Joint Industry Project Overview

C-FER is launching an industry-leading, multi-phase joint industry program to better understand the viability of using legacy pipeline networks for blended or pure hydrogen service; a concept that was developed in partnership with Sumitomo Corporation of Japan. This program will engage global pipeline and hydrogen industry stakeholders to establish safe hydrogen blend thresholds for a range of legacy pipeline materials and vintages.  It will also develop methods to evaluate the performance of in-service pipelines based on combining historical material test data with medium- and large-scale tests of line pipe specimens in continuous hydrogen environment exposure.

This information will be built into a reliability assessment framework that will allow operators to evaluate the impact of introducing hydrogen into their legacy pipeline systems without extensive sampling of in-service pipe.

Join the JIP

Interested in joining the Joint Industry Project? Project participation is open to pipeline operating companies and pipe manufacturers.

We are holding an information session on November 10, 2021. See the information flyer for more details. To register, email Kirk Hamilton.

The reliability assessment framework will then serve as the basis of a series of recommended practices for validating the suitability of existing natural gas transport pipeline networks for transporting either blended or pure hydrogen gas and support the revision of codes and standards.

The project is expected to launch in 2021 and require approximately 3 years to complete.

Full-scale Hydrogen Testing of Line Pipe

C-FER is building a new, full-scale testing system to subject full cross-section pipeline test specimens in hydrogen environments.

Project Overiew

A high-level overview of the joint industry project phases.

Project Phases

Phase 1 – Legacy Pipeline Material Data Survey and Assessment

Phase 1 will determine the range of materials used in legacy pipelines that are being considered for conversion to hydrogen service by the pipeline operators participating in the project. Once this range of materials of interest is established, the program will review previous and current research work and existing data sets to identify opportunities where there is both a comprehensive set of material test data for a pipeline system and available pipe specimens that can be used for small- and large-scale testing in hydrogen.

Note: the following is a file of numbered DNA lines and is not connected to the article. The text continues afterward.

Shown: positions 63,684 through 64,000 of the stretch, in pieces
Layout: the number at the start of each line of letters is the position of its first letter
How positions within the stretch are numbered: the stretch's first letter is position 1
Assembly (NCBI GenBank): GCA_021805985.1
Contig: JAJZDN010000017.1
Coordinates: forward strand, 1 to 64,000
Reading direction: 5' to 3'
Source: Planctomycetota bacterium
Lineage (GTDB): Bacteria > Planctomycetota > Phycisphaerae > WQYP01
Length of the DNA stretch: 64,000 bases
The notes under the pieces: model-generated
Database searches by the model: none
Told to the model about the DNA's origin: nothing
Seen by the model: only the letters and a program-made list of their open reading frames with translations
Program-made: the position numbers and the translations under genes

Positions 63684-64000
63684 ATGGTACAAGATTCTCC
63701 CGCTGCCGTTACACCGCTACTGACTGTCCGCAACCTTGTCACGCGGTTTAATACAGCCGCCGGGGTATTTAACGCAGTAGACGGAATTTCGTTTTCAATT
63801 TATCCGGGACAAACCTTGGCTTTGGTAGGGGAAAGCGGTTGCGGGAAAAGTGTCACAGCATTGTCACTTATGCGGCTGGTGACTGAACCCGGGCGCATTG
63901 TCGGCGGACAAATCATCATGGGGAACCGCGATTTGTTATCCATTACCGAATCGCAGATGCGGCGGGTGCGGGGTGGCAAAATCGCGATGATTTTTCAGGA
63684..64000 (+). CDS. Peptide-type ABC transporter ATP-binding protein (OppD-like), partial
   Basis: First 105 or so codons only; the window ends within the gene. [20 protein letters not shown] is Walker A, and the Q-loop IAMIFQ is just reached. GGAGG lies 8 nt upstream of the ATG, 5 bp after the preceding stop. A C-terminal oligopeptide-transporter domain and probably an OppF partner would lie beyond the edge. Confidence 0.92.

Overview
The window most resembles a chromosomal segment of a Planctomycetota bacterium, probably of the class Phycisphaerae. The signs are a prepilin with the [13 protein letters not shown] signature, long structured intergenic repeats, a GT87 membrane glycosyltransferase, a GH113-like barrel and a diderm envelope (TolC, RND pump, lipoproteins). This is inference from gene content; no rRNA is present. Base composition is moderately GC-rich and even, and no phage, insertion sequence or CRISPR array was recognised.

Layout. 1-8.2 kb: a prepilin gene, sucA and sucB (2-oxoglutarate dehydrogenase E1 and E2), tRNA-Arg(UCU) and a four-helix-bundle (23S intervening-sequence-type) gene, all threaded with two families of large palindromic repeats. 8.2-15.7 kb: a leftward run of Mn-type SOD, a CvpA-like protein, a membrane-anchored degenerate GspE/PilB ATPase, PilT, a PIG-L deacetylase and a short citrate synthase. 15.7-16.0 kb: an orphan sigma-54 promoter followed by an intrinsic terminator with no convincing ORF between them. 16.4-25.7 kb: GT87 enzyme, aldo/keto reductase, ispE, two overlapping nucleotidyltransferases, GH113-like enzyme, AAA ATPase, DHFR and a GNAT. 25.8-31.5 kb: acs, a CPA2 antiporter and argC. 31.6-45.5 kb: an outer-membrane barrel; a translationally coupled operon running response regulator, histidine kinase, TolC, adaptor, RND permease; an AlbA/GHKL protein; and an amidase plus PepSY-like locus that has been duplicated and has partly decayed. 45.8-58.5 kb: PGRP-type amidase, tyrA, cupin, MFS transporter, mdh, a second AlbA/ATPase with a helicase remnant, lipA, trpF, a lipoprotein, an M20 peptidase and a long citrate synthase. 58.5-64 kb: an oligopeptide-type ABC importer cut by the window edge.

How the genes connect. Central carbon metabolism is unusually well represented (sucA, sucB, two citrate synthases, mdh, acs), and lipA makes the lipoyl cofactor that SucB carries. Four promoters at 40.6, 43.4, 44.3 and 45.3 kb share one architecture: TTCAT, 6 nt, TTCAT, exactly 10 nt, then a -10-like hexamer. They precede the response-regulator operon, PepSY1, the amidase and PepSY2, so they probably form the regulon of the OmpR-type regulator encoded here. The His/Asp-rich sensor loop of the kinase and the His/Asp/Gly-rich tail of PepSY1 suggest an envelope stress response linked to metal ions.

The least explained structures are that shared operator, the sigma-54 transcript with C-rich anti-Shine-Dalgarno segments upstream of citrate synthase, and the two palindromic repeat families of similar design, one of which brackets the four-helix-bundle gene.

Phase 2 – Material Small-Scale Hydrogen Exposure Testing

Phase 2 will establish the impact of hydrogen exposure on pipeline material performance.  An initial series of material property tests will be conducted in ambient conditions (in air) to establish the baseline for assessing the impact of hydrogen service on the material. The second series of small-scale tests will conduct a similar series of tests with continuous hydrogen exposure throughout the test.  This will allow slow strain rate or cyclic load tests that are representative of the hydrogen environment in-service without concerns for hydrogen desorption during testing.

Phase 3 – Full-Scale Hydrogen Exposure Testing

Phase 3 will consist of tests of full-cross section line pipe specimens in hydrogen environments. These tests will be used to identify any differences in behaviour between small-scale and large-scale tests. The full-scale tests will consider specimens with features such as welds, wall loss or dents; depending on specimen availability.  Tests could include monotonic or cyclic pressure tests with continuous exposure to the hydrogen environment.

Phase 4 – Material Classification and Performance Modelling

Phase 4 will bring together the information and test results from the program to classify materials considered in the program in terms of their susceptibility to hydrogen environments. The effects of hydrogen on material performance will be built into deterministic models to assess how future pipeline operating pressure profiles and pressure cycles in hydrogen service impact remaining pipe life. A probabilistic modelling approach will also be used to account for the many uncertainties in the model inputs to provide a reliability model for legacy pipelines in hydrogen service. The results of these analyses may also provide guidance for developing codes and standards for assessing the performance of other legacy pipeline materials that were not evaluated in this project.


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